What Are The Different Types Of Tic Disorders?

Tics are usually quick, involuntary movements and sounds that can present in jolt-like motions and are often repetitive, says The National Health Service (NHS). Tics can be both flamboyant and subtle, and they are more common in children under the age of 5. When tics persist into adolescence and adulthood, or when they create disruptions to a person's daily life, then a tic disorder is typically diagnosed.

While Tourette's Syndrome is the most commonly known tic disorder, it is not the only type of tic disorder. According to Cedars Sinai, the type of tic disorder a person may be diagnosed with depends on the tics they exhibit, how long they have had tics, and how intrusive the tics can be. When it comes to tics themselves, there are vocal tics and motor tics. Vocal tics include grunting, throat clearing, sniffing, hissing, high-pitched noises, and saying words or phrases. Motor tics are physical tics, which include head jerking, blinking, hand motions, tapping, jumping, and other movements of the body. Some tics are so subtle that they are often not noticeable to other people. Of course, each person diagnosed with a tic disorder is unique and so are their tics, so there is no definition of exactly how tics will present.

Tourette's Syndrome

To be diagnosed with Tourette's Syndrome, a person's tics must last for at least a year and include both vocal and motor tics, according to the Centers for Disease Control and Prevention (CDC). Some people diagnosed with Tourette's Syndrome experience complex tics, which involve moving multiple body parts at once or saying several words, according to WebMD. In the United States, an estimated 100,000 people are living with fully-fledged versions of Tourette's Syndrome, but many more people experience milder forms of the disorder. The Tourette Association of America notes that Tourette's Syndrome is most often associated with the use of profanity, but that only one-third of people diagnosed with Tourette's Syndrome express Coprolalia, the medical term for profane, obscene, and derogatory tics.

The CDC also reports that boys are as much as three times more likely than girls to be diagnosed with Tourette's Syndrome. In total, as many as 0.3% of children ages 6 to 17 are diagnosed with the condition. Tics can disappear as children age, but many people diagnosed with Tourette's Syndrome continue to experience tics in adulthood. The cause is still being explored, but research suggests that it's caused by a gene mutation or the result of neonatal development (via KidsHealth).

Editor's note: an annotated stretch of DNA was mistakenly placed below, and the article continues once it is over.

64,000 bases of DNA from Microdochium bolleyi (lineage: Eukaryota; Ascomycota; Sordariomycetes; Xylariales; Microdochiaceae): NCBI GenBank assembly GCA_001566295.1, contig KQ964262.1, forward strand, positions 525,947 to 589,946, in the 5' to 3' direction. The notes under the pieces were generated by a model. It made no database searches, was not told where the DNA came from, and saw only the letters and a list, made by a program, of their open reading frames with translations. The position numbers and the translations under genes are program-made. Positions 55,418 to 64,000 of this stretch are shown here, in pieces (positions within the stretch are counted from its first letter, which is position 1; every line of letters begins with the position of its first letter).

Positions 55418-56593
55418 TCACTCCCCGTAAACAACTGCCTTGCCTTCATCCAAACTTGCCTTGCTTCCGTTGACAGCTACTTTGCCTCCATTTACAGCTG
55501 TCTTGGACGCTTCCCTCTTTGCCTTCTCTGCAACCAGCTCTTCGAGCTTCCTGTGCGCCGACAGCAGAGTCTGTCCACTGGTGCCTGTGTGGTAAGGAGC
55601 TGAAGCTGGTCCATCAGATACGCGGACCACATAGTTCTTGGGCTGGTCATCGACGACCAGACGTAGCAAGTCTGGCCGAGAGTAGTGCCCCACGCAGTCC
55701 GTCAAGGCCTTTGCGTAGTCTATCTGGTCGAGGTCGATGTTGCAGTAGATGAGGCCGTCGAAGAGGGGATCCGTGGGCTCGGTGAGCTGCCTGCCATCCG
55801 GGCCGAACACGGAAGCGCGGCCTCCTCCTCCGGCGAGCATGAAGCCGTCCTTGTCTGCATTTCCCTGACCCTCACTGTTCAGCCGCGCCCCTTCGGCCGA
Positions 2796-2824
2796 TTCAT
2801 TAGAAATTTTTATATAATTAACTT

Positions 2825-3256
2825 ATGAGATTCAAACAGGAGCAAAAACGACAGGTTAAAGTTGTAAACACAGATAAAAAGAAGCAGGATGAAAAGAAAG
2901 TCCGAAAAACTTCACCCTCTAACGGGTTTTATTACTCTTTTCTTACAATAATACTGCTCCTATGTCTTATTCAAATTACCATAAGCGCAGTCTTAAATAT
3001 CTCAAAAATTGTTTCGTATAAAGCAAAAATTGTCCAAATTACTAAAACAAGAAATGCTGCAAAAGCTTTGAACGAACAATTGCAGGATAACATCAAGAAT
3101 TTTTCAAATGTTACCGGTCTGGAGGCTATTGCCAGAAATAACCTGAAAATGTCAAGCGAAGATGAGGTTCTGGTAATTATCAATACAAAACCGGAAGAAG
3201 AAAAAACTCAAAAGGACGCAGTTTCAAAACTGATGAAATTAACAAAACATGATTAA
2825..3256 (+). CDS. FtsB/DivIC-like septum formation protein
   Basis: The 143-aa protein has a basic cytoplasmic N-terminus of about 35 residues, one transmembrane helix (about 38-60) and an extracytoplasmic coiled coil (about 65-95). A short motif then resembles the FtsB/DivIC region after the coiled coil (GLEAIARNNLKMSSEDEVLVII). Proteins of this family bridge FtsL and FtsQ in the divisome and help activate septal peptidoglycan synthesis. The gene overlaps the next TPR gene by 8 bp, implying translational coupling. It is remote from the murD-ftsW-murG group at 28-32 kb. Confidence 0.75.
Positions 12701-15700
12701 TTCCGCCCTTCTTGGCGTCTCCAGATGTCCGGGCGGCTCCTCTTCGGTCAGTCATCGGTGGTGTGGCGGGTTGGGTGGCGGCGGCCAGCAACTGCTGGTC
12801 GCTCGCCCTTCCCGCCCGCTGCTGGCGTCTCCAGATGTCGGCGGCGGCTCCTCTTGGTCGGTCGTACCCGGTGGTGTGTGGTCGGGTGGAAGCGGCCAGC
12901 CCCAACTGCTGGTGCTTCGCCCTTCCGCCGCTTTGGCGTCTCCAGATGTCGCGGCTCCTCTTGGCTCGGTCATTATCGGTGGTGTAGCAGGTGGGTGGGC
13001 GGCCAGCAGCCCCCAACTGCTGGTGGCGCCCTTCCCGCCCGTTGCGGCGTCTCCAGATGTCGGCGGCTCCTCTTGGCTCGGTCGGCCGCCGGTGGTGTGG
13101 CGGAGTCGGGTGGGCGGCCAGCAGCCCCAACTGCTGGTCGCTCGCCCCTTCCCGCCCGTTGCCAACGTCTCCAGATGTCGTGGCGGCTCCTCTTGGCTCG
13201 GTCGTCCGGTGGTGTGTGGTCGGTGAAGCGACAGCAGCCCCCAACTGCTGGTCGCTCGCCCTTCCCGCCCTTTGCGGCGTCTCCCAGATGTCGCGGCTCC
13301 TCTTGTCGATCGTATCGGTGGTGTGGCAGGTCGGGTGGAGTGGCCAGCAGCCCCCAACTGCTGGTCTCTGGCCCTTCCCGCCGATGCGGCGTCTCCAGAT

There's no cure for Tourette's Syndrome, but there are several treatments that can help manage tics. According to Mayo Clinic, medications that can minimize tics include antidepressants, antiseizure, psychotherapy, and ADHD prescriptions. Botox injections can also help relieve both motor and vocal tics.

Chronic Motor or Vocal Tic Disorder

Also referred to as Persistent Motor or Vocal Tic Disorder, this type of tic disorder is characterized by the presence of either vocal or motor tics, according to the CDC. Unlike Tourette's Syndrome where a person experiences both motor and vocal tics, people diagnosed with Chronic Motor or Vocal Tic Disorder only exhibit one or the other type of tic. However, they can still experience multiple tics of that type. This means that a person might have numerous motor tics like blinking, snapping fingers, shrugging shoulders, or jerking limbs; or, they may have multiple vocal tics including coughing, grunting, snorting, hissing, or clicking the tongue. Of course, these aren't exhaustive lists of possible tics since tics can present in a variety of ways.

The diagnosis of Chronic Motor or Vocal Tic Disorder is given when tics are present daily for more than a year. They first begin before age 18, often appearing around age 5 and worsening until age 12 (via Mount Sinai). Tics usually subside in adulthood. 

Chronic Motor or Vocal Tic Disorder is actually more common than Tourette's Syndrome, although many of the treatments for the two tic disorders are very similar, including cognitive behavioral therapy and medication. Since stress, exhaustion, and anxiety can increase tics, creating calm environments is a holistic way to manage them.

Provisional Tic Disorder

Provisional Tic Disorder, which is also called Transient Tic Disorder, is a disorder that is diagnosed after Tourette's Syndrome and Chronic Motor or Vocal Tic Disorder have been ruled out (per CDC). Sometimes Provisional Tic Disorder can develop after an infection caused by streptococcal, such as scarlet fever or strep throat. Additionally, the tics must not be a result of any other condition or side effect of medication.

Like Tourette's Syndrome and Persistent Motor or Vocal Tic Disorder, Provisional Tic Disorder is diagnosed when one or more vocal or motor tics are present, reports Healthline. To qualify for a diagnosis of Provisional Tic Disorder, tics must be present continuously for fewer than 12 months and the person must be under the age of 18. Referring to its namesake, the tics involved in Transient Tic Disorder tend to go away on their own as a child ages.

With any tic disorder, it is important that adults provide emotional support and that they don't bring attention to a child's tics so that the child doesn't become anxious or stressed, thus provoking an increase in tics (via Healthline). Cognitive behavioral therapy can be helpful in managing tics and their effect on daily life. Since all tics are different, including intensity and impact, a healthcare provider should be consulted to come up with an individualized treatment plan.